This can occur for multiple reasons: 1) not all users are working in the CRM leaving gaps in the data, 2) the CRM is not integrated to other applications where needed data resides, 3) there are reporting issues within the CRM, or 4) users do not understand how to use the CRM.

In the end, poor user adoption can often be boiled down to:

  • A poorly designed system which causes users to work too hard or causes the CRM to not perform as needed
  • A CRM which has not kept current and evolved with the business
  • Poor user training and/or poor user support
  • A lack of commitment by management regarding organizational wide use of the CRM
  • A CRM, which does not provide access to needed data, due to a lack of integrations to other systems

How to Achieve High CRM User Adoption Rates

Antero developed a methodology to helping organizations achieve high CRM user adoptions rates, which has been highly successful. Our guidelines (some of which are included here) represent an understanding of who uses CRM, how they use CRM and what CRM needs to achieve for an organization.

  • Best-Fit CRM Selection

High CRM user adoption starts at the very beginning with selecting a best-fit CRM.  CRM products vary substantially in terms of what they can do, how they do it and pricing.  Take a step back and determine over-arching CRM requirements before selecting a product.  Match these requirements to a CRM’s capabilities.  Demo the systems to get a feel for how the users interface looks-and-feels.  Whenever possible, avoid vendor demos of the CRM products as their goal is to sell you product.  Evaluate short and long-term software pricing implications as well as availability of support and its associated costs.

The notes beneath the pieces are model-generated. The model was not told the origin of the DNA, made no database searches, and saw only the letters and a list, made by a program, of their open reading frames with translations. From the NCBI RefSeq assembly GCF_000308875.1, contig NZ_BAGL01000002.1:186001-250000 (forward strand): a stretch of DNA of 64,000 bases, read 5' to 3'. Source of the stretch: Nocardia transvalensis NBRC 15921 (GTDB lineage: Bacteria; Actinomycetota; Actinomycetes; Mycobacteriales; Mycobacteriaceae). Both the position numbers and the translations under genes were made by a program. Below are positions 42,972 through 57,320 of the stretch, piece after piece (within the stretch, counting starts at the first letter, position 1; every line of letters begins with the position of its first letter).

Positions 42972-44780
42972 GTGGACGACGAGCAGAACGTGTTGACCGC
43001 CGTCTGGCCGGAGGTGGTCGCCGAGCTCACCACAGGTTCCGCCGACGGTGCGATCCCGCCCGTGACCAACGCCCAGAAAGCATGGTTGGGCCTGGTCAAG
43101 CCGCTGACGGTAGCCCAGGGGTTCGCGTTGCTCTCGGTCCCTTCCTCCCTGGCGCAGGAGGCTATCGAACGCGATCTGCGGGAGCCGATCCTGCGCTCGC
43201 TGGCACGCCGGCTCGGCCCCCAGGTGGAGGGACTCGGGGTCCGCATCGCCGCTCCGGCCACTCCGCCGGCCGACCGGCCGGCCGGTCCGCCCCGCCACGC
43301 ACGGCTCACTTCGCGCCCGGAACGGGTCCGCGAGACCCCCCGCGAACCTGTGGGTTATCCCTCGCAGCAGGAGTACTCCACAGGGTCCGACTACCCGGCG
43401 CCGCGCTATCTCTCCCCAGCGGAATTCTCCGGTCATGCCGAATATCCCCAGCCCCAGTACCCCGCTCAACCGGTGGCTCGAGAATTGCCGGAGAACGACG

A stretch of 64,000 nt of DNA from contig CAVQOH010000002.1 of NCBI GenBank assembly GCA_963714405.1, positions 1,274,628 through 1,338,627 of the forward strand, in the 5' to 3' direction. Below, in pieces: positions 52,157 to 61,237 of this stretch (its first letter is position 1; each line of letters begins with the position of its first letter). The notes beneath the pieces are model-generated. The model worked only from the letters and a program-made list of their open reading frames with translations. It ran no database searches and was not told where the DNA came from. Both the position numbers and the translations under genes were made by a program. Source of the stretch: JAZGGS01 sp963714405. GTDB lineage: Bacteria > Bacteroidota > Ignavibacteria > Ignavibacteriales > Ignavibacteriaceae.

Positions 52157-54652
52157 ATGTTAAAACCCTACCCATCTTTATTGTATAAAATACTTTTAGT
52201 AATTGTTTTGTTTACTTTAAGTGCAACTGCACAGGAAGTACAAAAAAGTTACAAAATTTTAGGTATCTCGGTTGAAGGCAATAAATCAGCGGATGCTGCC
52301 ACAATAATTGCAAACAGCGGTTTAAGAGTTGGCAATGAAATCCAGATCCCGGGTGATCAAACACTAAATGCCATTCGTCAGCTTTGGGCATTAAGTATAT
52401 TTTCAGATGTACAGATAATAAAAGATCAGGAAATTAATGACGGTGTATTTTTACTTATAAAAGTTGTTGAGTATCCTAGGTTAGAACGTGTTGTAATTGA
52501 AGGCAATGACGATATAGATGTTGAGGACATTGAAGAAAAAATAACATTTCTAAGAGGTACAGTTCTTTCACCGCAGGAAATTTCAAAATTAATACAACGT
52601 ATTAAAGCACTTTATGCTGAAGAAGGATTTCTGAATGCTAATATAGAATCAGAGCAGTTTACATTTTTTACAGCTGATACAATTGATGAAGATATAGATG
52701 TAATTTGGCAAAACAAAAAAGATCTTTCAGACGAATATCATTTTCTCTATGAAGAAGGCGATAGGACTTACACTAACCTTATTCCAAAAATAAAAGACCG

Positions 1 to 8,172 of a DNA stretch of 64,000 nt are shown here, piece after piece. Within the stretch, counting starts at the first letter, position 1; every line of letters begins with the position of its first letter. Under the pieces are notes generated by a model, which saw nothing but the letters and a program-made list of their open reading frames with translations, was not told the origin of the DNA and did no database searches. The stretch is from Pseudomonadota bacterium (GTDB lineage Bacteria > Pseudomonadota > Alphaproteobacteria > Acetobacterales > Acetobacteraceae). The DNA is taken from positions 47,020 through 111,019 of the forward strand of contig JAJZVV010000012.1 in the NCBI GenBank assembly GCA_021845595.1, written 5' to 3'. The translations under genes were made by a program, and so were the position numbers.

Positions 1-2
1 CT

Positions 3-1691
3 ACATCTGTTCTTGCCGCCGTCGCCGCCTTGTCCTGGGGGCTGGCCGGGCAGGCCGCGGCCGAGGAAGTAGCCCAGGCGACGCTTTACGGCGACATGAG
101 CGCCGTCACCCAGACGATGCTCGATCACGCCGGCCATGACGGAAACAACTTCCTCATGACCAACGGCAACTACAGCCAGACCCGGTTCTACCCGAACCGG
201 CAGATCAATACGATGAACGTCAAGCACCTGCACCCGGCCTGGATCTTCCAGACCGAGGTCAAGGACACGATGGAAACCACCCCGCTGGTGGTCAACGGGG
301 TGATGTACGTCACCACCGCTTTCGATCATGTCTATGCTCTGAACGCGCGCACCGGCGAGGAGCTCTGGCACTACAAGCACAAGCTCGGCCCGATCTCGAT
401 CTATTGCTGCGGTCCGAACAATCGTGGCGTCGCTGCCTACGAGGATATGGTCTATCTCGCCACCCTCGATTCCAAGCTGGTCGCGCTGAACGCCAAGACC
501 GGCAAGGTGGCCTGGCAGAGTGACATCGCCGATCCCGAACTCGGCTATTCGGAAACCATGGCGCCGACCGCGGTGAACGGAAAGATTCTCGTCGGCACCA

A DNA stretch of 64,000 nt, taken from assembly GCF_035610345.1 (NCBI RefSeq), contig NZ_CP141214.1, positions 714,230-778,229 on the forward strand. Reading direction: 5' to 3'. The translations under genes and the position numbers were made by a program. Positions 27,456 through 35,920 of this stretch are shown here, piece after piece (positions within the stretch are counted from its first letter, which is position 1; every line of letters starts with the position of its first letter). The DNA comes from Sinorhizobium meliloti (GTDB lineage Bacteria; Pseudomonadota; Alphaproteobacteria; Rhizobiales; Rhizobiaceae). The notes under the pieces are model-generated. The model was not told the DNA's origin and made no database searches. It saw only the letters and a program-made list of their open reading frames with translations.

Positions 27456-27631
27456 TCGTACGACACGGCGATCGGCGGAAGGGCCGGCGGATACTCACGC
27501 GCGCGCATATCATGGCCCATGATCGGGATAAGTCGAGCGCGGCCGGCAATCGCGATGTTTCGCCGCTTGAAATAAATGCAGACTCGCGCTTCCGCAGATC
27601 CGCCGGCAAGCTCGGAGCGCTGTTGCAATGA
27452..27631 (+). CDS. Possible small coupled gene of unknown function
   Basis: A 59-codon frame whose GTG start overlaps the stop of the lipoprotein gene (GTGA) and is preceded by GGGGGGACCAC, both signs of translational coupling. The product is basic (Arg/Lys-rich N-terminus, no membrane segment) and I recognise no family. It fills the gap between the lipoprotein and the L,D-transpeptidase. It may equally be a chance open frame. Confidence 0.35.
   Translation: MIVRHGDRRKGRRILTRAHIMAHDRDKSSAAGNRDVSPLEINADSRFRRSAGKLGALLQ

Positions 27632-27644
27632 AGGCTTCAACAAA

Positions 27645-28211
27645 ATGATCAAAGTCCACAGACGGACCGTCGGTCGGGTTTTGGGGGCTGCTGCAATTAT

• Designing a CRM – It Takes a Village

Designing a CRM takes a village. IT, finance, sales, customer service, marketing, management and any number of end users may need to be involved in the design process.  Select a representative team of stakeholders, who understand what is needed and how the system will be used every day. Involve this team in the project lifecycle. These stakeholders will become your champions and super users. They will guide your design team on what users’ needs and how they need it.